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There used to be hundreds of taxicabs in the region. Just one company and a few dozen drivers remain.
Craig Cobbett runs the only remaining fleet of taxis in Portland. Ben McCanna/Staff Photographer
Three short years ago, hundreds of taxi drivers trawled the streets of Greater Portland, ferrying air, bus and train passengers, late-night revelers, hospital patients, business people and whoever else needed a ride.
The pandemic, paired with competition from unregulated ride-sharing services and increasing expenses, demolished the region’s taxi business.
Today, only 55 drivers and 50 taxicabs are registered in Portland. Just one taxi company remains, along with several dozen independent owner-operated cabs. In 2019, the city had more than 100 taxicabs and twice that many drivers.
The stunning collapse of Portland’s taxi industry has left just one fleet – 207 Taxi – standing. Now it strains to meet demand from cash customers and an onslaught of passengers using subsidized transportation for medical appointments, hospital visits and trips to social service agencies.
In 2018, Portland had three cab companies; 207 Taxi was the only one to make it out of the pandemic.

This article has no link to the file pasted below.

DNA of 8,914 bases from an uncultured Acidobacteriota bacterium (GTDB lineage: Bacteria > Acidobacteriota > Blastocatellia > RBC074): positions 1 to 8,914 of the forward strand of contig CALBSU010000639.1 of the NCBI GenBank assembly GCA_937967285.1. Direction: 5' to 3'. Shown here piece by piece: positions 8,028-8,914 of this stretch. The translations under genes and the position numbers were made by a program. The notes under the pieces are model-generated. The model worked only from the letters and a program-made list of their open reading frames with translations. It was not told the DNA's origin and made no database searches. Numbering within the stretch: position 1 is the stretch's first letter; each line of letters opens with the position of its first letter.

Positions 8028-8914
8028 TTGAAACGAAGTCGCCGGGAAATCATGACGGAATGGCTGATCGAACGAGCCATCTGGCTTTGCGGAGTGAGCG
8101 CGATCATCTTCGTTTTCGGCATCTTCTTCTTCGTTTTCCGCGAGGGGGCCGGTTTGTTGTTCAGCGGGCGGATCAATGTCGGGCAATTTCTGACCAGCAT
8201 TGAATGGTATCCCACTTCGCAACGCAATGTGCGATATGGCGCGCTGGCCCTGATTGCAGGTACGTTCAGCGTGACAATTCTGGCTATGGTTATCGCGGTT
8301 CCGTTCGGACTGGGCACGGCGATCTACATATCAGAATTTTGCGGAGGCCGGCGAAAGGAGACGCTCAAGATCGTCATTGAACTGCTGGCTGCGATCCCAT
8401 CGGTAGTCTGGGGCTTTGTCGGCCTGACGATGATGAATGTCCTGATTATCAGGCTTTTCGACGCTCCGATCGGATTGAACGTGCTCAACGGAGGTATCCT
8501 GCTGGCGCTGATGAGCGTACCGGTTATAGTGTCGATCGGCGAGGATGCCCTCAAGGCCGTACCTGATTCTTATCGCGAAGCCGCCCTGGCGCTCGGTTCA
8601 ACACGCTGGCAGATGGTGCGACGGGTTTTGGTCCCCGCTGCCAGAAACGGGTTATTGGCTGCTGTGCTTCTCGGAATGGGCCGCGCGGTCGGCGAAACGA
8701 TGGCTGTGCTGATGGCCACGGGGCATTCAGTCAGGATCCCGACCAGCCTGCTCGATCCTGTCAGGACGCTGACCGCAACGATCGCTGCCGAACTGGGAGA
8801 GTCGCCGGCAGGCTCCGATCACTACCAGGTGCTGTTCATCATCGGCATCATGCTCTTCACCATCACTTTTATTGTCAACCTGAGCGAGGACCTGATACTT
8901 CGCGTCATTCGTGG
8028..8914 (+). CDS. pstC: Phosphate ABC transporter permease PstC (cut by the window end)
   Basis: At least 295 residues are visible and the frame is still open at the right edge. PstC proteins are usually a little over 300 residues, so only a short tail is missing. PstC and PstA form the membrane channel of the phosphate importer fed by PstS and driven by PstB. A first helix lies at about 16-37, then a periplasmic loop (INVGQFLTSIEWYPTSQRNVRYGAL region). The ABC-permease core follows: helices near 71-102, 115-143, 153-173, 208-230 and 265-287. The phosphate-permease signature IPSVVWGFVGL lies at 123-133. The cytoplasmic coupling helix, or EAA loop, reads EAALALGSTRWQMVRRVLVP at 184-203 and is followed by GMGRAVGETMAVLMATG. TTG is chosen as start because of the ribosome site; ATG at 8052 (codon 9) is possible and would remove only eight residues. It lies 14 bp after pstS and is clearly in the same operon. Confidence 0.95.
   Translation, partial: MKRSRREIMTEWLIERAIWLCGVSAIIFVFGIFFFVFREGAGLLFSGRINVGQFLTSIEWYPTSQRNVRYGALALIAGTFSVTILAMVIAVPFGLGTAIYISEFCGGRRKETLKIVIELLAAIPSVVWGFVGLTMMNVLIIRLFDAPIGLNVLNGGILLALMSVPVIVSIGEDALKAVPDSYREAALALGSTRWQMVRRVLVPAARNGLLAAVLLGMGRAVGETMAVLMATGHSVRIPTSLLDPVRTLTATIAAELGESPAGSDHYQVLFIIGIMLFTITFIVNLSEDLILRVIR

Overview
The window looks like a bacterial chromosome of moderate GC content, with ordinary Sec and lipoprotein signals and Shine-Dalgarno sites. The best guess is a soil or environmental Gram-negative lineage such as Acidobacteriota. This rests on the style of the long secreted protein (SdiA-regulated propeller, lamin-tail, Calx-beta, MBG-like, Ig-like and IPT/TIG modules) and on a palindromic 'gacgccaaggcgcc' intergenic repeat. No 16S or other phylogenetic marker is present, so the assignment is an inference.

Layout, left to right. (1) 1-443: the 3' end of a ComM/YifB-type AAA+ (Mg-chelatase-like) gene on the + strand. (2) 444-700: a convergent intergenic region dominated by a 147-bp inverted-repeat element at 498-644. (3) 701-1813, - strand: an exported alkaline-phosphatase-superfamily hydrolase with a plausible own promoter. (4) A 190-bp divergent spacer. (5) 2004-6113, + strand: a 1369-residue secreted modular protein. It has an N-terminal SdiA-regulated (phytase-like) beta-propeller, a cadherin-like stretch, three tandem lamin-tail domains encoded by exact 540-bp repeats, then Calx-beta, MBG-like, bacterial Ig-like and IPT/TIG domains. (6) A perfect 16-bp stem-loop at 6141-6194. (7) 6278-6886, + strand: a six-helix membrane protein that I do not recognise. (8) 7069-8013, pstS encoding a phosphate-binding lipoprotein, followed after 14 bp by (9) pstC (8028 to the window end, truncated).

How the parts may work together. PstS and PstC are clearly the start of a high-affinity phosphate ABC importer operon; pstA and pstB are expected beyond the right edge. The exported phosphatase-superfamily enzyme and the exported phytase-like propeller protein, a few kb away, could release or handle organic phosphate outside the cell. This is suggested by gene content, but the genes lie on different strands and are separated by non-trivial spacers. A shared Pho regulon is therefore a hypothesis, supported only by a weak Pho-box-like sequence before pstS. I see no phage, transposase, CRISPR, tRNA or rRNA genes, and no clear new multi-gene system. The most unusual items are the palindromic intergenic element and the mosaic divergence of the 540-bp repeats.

“We have been the only fleet going. We absorbed all the transportation in the city pretty much,” said 207 Taxi owner Craig Cobbett. “We are trying to service 70,000 people and all the accounts. We used to do about 60,000 miles a year. Now we are going 60,000 miles every six months.”

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Cobbett and his nine cabs serve dozens of accounts that use transportation vouchers to get clients to and from appointments. Account work now makes up most of Cobbett’s business. Drivers spend about 60 percent of their time transporting people who pay with vouchers. A few years ago it was the opposite – drivers spent 80 percent of their time carrying passengers who paid in cash.
With only a handful of cars and drivers, passengers can wait 35 to 40 minutes for a ride.
“We’re busy. People get pissed because no one wants to wait, they need a ride,” Cobbett said. “I have 60 accounts we service with a limited number of cars, and we do the best we can.”
A competitor in the Portland market would be welcome, Cobbett said, but the startup costs are prohibitive. Expensive automobiles are in short supply, and finding drivers is hard. An outfit such as 207 Taxi leases vehicles to drivers for 12-hour shifts, and drivers make their money through cash fares and voucher rides.